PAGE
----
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Interview with Suzanne Ciani, January 2000
Interview with Suzanne Ciani, image 1
Interview from 2000, updated in 2008.

One of the pioneers in electronic music, Suzanne Ciani has come full circle back to her pianistic and acoustic roots. Since she was able to play the music of Rachmaninoff as a child, Suzanne obviously has the capability of being a very flashy keyboard virtuoso. She has instead chosen to compose from her heart rather than her ego, and while much of her music isn’t simple to play, it doesn’t require super-human skills. What Suzanne’s music does require is the ability to give the music the emotional quality that really brings it to life. When I first started teaching Suzanne’s music, it came as a shock to hear how drastically the pieces changed when they were played without any emotion. This has given me many wonderful opportunities to talk to students about putting more expression into their playing, and I’ve seen a tremendous amount of improvement in this area because students love and can identify with the music. There is definitely a feminine quality to Suzanne’s music, but this doesn’t imply any lack of strength. Her life and music have been a real inspiration for me, and as you get to know her better, I think you’ll see why.

Suzanne Ciani was born in an Army hospital in Indiana. The third of six children, she grew up in Quincy, Massachusetts with her four sisters and brother. Her father was an orthopedic surgeon who practiced in Quincy and Boston, and her mother was a homemaker who loved to sew, make quilts, and braid rugs. Suzanne’s brother was a drummer, but died about fifteen years ago. Her sisters have chosen some of the non-musical arts - one is a professional artist in Texas (and has done some of the artwork on Suzanne’s album covers), one is an architect, one is an attorney who lives in Marin County, and one is a student of computer technology.

In 1992, Suzanne was diagnosed with breast cancer - a tragic event that became a major turning point in her life. After surgery and radiation treatments, the cancer went into remission, but Suzanne knew she needed a change. She had planned to rent a house in Bolinas, CA for a year and then move to Italy in 1993, but she met her husband, entertainment attorney Joe Anderson, who was also renting the house off and on, and Bolinas has been her homebase ever since. Suzanne and Joe were married in 1994 on the Isle of Capri in Italy, the day after Suzanne finished recording her "Dream Suite" album. A crowd danced the couple through the walled streets of the city accompanied by twenty musicians in 18th century costumes. Suzanne rode a donkey through town who was also in costume! She calls the day “a dream come true, and an absolute fairy tale.” (Suzanne and Joe were divorced in 2000.)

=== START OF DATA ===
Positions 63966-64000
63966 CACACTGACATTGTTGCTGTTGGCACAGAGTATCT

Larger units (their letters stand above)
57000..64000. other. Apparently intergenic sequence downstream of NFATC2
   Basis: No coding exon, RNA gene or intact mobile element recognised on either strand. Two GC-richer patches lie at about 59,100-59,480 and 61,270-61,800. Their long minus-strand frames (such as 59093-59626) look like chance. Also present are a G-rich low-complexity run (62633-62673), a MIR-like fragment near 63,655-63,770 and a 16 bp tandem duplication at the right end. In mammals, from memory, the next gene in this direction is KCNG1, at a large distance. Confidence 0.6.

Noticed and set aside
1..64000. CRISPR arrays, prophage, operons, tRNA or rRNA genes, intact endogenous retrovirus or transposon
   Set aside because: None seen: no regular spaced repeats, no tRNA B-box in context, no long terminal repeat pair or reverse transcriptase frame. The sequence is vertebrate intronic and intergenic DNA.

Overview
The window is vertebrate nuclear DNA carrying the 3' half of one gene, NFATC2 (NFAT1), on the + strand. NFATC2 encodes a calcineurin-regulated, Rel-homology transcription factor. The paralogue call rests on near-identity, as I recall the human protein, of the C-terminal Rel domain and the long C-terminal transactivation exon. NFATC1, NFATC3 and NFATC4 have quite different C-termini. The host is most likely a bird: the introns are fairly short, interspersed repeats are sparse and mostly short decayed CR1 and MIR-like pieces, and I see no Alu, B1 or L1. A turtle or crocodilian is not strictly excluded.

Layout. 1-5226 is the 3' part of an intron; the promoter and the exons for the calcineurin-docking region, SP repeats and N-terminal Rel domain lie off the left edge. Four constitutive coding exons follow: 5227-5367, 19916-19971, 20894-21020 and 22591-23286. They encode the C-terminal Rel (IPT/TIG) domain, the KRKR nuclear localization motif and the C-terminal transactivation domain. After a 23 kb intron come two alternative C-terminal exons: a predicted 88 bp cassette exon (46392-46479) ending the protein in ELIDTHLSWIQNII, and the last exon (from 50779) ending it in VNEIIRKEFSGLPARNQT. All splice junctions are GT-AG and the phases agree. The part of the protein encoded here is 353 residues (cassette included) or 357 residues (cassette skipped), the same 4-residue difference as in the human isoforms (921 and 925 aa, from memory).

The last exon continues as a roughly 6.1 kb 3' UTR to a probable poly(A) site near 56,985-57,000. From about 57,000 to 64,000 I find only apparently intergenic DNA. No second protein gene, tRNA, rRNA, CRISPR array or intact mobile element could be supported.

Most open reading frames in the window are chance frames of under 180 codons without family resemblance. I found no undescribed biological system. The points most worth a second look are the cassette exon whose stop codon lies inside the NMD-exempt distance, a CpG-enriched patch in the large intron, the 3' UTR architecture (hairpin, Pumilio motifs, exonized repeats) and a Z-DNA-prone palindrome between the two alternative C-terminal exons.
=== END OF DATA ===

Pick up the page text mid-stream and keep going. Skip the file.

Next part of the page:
Living so close to nature the past several years has been a different kind of inspiration for Suzanne and her music. She used to travel to different parts of the world to do her composing, but now feels quite content to stay at home and soak up all the wonders that living at the top of a cliff overlooking the ocean has to offer.

Suzanne’s fascination with music started when she was seven when her mother brought home a box of classical music albums from a nearby fire sale. Suzanne started piano lessons in the third grade, and this is also when she started to compose music. One of her sisters was taking piano lessons, and Suzanne wanted to play so much that she taught herself to read music. She played day and night, and, after one year of lessons, she was already playing Rachmaninoff. Her teacher said that there was nothing else he could teach her, so she continued to study on her own until high school, playing mostly classical music. As a child, Suzanne also tried playing guitar, recorder, Indian flute, and cello, but says she was hopeless at most of these. She also dreamed of becoming a ballerina, but had to give that up because of “flat feet.” At the age of seven, she knew her life would be about music, although she wasn’t confident about being able to make a living at it. She actually came close to going to law school.

In her junior year of high school, Suzanne auditioned for a music program, and one of the judges asked if she could play a C-scale. She could play Rachmaninoff, but didn’t know the scales, so she made the decision to study music theory and structure. She was a music major at Wellesley College in Massachusetts, graduating with honors in 1968. She earned a Masters Degree in Music Composition from UC Berkeley in 1970. It was while she was in graduate school that Suzanne began making a living in music. First, she went on the road with a rock theater group, and then she started composing and recording electronic music for television advertisements. While she was in California, Suzanne studied with some of the early pioneers of electronic music, including Don Buchla, whose synthesizers carry his name. Suzanne was one of the first people to do a live synthesizer concert here in the Bay Area in the ‘70’s, and did many performances in the Art Museum and with various dance groups, as well as for local radio station KPFA. She recorded her first album, "Voices of Packaged Souls," which was a limited-edition release, in conjunction with sculptor Harold Paris, using the computers at Stanford University as well as the Buchla. Suzanne continued to use Buchla’s synthesizers on her next two albums ("Seven Waves" in 1982 and "The Velocity of Love" in 1986). Once she got into electronic music, Suzanne didn’t play the piano at all for about ten years. She used her earnings from composing advertising music to finance her first two albums.